The first true battle of the Uprising was the Battle of Prestonpans, near Edinburgh. It was here that Prince Charles's army defeated the larger government army led by General John Cope. He then traveled south and captured Carlisle, a town on the English border. He made it as far south as the Swarkstone Bridge, in Derbyshire. Unfortunately, however, the southern population did not support him, so he was forced to head north.
After turning north, the Jacobite army laid siege to Stirling Castle. It was here that the Battle of Falkirk Mur was fought. This was the last major victory for the Jacobites and Prince Charles. After this victory, they were pursued by the Duke of Cumberland, King George II’s son. The government forces finally caught the Jacobite army near Inverness.
The Battle of Culloden, on April 16, 1746, was the last battle of the Jacobite Uprising. The government force decisively defeated the Jacobites. The army scattered after the battle, although over 500 Jacobites were captured by government forces.
The normal punishment for these prisoners was to execute 1 in 10 of the prisoners and transport the rest to the colonies.
It was here, finally, that bagpipes are said to have been classified as an instrument of war.
An Instrument of War?
One of the prisoners was James Reid. Rather than facing this punishment, he decided to take his case to trial, with the novel defense – he claimed that he was not a combatant in the battle, because he was a bagpiper.
This is where the idea that bagpipes were an instrument of war began. The judge's ruling mentioned that the bagpipes could be considered an instrument of war. This was because, he said, no Scottish army would go to war without pipers.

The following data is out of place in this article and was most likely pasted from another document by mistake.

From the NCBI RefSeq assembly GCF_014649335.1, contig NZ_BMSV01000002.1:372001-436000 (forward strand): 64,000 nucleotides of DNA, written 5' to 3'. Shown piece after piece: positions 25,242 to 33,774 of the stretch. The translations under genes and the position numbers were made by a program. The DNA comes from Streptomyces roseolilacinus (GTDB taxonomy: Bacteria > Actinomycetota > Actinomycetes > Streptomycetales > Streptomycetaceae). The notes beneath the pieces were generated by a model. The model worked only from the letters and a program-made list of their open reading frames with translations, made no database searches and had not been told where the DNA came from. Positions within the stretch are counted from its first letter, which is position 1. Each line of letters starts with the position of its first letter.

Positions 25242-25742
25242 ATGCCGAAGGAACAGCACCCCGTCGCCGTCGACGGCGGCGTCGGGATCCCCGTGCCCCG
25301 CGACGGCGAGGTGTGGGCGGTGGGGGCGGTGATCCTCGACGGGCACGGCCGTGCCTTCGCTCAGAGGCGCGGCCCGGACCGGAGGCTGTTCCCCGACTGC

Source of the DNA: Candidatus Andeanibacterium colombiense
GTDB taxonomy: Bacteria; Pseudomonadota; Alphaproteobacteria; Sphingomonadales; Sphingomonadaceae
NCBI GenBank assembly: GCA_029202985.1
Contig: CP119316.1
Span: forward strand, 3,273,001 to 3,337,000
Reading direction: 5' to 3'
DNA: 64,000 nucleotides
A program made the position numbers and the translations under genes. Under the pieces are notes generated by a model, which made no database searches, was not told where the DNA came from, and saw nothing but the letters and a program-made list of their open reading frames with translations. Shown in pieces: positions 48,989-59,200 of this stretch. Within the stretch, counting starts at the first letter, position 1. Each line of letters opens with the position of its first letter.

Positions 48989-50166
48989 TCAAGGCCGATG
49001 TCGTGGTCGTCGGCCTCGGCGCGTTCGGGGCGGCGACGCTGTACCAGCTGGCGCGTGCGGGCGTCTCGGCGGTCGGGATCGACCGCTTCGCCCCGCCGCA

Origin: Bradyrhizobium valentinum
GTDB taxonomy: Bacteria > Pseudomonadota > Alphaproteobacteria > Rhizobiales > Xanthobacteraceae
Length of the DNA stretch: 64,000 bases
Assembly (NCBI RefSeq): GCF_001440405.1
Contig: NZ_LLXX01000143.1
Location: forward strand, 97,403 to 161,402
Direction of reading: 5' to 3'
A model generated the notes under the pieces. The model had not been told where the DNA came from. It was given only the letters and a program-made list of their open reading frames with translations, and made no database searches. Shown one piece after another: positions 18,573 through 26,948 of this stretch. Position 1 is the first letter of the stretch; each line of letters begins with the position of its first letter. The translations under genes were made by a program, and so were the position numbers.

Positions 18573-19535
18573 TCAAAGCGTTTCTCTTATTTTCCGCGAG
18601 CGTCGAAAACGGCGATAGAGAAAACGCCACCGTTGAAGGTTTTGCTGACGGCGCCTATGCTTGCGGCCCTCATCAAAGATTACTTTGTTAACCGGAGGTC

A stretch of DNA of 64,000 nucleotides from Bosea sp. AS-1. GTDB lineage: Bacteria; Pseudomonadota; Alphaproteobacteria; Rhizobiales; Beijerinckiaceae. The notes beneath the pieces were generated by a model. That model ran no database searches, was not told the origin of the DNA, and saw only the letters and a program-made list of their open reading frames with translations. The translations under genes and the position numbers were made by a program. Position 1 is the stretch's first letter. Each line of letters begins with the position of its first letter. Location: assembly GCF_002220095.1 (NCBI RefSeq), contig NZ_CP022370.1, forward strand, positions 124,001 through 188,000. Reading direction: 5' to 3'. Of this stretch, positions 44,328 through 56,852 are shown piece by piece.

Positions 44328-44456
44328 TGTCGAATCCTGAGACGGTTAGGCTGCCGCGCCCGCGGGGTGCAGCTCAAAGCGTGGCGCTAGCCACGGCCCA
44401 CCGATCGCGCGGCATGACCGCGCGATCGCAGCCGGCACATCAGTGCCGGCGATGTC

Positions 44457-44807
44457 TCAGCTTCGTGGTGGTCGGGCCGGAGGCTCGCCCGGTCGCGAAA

The final ruling, unfortunately for this myth, is that he was guilty – not because he was a piper, but because he was an active participant (he was a conscript).
James Reid was then hung, drawn and quartered.
Some interesting bits of trivia surround this. Firstly, Highland bagpipers weren't the only pipers in the Jacobite army. Many of the clans brought their pipers from the highlands, but many of the Lowland troops had pipers as well, playing Lowland pipes. Several of the other prisoners captured at the same time as Reid were released by the government and not executed or transported.
Fast forward a few centuries from those unfortunate souls, and we stumble on an interesting run-in with this ruling that took place in 1996, now famous among piping circles as 'the piper of Hampstead Heath'.
David Brooks, a bagpiper in London, made headlines in 1996 after he was fined for playing his pipes on Hampstead Heath. The fine was due to an old City of London bylaw against musicians playing any instruments in the area, but Brooks argued that he was not playing a musical instrument...
He claimed he was actually practicing with an instrument of war, citing James Reid’s case as proof. The judge in the case, while very amused by his novel defense, ruled that Reid's execution an illegal act. Because of this, bagpipes were not considered an instrument of war.
More than that, he pointed out that if they were, Brooks could be charged with carrying a deadly weapon in public – a far more serious crime that carried a prison sentence!
So, in 1746 they were classified as an instrument of war, which was then challenge in 1996... but were bagpipes ever banned as an instrument of war?
In short – no.
Bagpipes were not mentioned in the Act of Proscription of 1746. The act included many weapons – and specifically included Highland attire such as the wearing of the kilt – but the Act itself says nothing about bagpipes.
In fact, soon after this, bagpipes became a standard part of the Highland Regiments and government forces, featuring in documented accounts of campaigns worldwide.
The first formalized bagpipe competition, the Falkirk Tryst, was held in 1781, a mere 35 years after Culloden, and built on the many regional competitions that had been taking place up to that point.
So, ultimately, the great highland bagpipes may not have been banned as an instrument of war... but for a few centuries they were classified as one.
So although pipers weren't the pariahs many may think we were – it sounds pretty cool to be able to say you play an "instrument of war", doesn't it?
Interested in learning more fascinating history about the bagpipes? You can learn far more about piping history in our Introduction to Piobaireachd course – a detailed course that aims to demystify this beautiful, ancient piping art form, so all pipers of any level can understand, enjoy and continue its tradition.